The National Institute for Communicable Diseases (NICD) has released genomic surveillance data for the coronavirus (SARS-CoV-2) which shows that the Delta variant is becoming more dominant in Gauteng.
Data sequenced from Covid-19 specimens during May 2021 shows that 70% of 680 genomes were the Beta variant. However, in June the genomes sequenced from samples revealed a 31% drop in the Beta variant to 39%, with the Delta variant increasing and accounting for 45%.
Gauteng, which the NICD said is undoubtedly the epicentre of the resurgence, presently accounts for an average of 65% of daily new cases.
In Gauteng, 64% of 244 genomes sequenced from May 2021 are attributed to the Beta variant, while in June 2021 this dropped to 37%.
In contrast, during June, 53% of the 341 genomes sequenced from Gauteng were the Delta variant.
|Variant||May 2021||June 2021|
|Beta — discovered in South Africa||70%||39%|
|Delta — discovered in India||—||45%|
|Beta — discovered in South Africa||64%||37%|
|Delta — discovered in India||—||53%|
Data from the UK shows that the Delta variant — first detected in India — is 97% more transmissible than the original lineage.
Covid-19 vaccines remain highly effective in preventing severe disease after Delta variant infection, with the Pfizer-BioNTech vaccine showing 96% efficacy after two doses.
“It is important to be mindful that reinfection with the Delta variant is possible following a Beta infection, due to waning of immunity,” said Professor Adrian Puren, the NICD’s Acting Executive Director.
Limited data is available on whether different symptoms result following Delta infection, and preliminary data from the UK suggests that the Delta variant can potentially cause more severe disease.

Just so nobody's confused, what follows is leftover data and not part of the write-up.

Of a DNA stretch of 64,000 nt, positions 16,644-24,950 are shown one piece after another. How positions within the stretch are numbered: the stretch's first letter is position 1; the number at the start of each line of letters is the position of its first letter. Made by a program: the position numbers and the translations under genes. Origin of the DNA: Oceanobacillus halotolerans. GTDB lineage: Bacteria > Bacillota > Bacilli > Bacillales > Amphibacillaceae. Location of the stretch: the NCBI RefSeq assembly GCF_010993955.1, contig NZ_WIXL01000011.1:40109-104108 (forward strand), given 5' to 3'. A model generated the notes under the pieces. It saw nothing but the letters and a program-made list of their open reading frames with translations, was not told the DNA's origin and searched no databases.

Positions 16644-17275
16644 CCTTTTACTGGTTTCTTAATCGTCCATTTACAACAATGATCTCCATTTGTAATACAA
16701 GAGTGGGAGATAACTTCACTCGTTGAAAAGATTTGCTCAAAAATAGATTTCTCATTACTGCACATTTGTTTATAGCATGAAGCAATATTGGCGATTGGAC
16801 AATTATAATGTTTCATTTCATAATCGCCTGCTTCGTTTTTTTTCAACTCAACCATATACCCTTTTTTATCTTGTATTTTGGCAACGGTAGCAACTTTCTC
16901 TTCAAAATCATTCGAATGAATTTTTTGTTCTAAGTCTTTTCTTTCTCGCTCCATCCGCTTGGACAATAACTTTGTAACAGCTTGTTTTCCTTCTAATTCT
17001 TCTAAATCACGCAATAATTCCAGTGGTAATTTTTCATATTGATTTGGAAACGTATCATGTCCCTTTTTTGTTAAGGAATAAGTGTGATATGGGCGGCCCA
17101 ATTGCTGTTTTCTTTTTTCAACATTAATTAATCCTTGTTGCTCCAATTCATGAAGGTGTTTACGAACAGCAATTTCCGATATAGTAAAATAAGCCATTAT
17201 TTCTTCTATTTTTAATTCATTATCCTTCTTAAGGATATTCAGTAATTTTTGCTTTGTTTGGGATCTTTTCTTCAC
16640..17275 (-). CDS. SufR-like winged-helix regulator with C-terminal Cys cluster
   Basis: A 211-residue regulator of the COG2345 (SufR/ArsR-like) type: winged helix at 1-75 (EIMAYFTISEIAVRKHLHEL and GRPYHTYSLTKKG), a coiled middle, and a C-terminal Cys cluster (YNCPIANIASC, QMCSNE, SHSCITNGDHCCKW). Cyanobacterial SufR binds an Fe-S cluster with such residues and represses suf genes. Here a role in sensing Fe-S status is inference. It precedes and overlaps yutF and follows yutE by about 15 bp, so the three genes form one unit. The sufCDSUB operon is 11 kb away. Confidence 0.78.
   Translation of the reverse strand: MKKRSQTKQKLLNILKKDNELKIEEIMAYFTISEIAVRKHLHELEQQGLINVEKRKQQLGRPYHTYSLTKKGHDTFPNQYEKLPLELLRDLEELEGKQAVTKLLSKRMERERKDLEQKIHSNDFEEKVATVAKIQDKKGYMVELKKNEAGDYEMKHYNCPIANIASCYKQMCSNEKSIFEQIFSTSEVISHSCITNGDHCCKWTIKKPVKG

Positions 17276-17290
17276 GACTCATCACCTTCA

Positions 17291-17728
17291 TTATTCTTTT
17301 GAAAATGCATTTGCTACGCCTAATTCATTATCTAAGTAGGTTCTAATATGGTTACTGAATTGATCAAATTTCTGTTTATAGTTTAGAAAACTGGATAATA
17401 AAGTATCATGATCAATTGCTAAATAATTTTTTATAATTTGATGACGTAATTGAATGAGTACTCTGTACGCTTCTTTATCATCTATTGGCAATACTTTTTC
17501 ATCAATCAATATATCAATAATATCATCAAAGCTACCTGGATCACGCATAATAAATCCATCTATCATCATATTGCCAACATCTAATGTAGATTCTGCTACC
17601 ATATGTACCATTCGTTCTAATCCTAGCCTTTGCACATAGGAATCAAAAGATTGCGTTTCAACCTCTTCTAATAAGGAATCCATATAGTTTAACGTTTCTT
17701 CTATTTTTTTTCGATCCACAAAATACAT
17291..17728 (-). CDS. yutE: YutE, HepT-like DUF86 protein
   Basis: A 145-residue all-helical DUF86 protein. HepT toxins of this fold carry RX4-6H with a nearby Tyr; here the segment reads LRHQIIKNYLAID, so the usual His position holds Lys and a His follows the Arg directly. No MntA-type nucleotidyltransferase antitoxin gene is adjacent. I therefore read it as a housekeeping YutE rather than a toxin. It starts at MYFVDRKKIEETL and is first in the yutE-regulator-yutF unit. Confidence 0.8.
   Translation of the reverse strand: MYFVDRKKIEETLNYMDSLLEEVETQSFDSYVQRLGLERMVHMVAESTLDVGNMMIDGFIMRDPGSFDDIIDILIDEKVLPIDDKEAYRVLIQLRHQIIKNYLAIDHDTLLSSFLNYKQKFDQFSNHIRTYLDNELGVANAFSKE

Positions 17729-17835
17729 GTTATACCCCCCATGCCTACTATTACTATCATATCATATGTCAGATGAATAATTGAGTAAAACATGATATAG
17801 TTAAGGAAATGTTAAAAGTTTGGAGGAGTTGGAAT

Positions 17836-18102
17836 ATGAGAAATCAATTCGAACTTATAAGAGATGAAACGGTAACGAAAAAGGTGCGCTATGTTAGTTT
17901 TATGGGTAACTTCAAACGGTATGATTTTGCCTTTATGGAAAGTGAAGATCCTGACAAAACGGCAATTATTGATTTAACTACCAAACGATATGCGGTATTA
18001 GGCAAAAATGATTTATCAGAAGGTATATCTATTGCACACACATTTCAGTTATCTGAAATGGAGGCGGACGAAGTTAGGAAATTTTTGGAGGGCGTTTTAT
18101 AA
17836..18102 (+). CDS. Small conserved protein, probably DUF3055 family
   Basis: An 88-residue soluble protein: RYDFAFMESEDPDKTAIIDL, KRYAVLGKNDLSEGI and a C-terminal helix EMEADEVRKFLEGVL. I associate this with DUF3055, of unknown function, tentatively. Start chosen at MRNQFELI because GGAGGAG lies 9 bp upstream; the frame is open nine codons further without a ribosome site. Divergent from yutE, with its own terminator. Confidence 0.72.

Given the current Covid-19 resurgence, other variants of concern, including Alpha, and Eta variants, were also detected in May and respectively accounted for 6% and 1% of the samples collected over that period same period.
No Eta variant detections have been recorded in samples collected in June and the Alpha variant accounts for 7% of infections sequenced in June.
These and other variants of concern are being monitored globally because of concerns about possible increased transmissibility and immune evasion.
Genomic data is available from South Africa on the GISAID database, a system that enables rapid and open access to epidemic and pandemic virus data.
As of 29 June 2021, the Network for Genomics Surveillance (NGS-SA) reports that 10,200 SARS-CoV-2 genomes from South Africa have been generated of which 97% has been deposited on GISAID.
“It is not surprising that new variants have been detected in South Africa,” Puren stated.
“We would like to assure the public that the institute is focusing their resources and research efforts towards understanding the variants and we would like to salute all healthcare workers who continue to fight bravely against Covid-19.”
The NICD said that minimising the spread of the disease and flattening the curve through compliance with non-pharmaceutical interventions such as wearing a mask, physical distancing, and avoiding gatherings cannot be emphasised enough.
“We understand that many are suffering from COVID-19 fatigue and becoming relaxed in exercising preventative measures,” said Puren.
“But for the sake of yourselves and your loved ones, wash or sanitise your hands, wear your masks and maintain physical distance of 1.5 m from others. Remember to avoid gatherings and to roll up your sleeve once the Covid-19 vaccine becomes available to you.”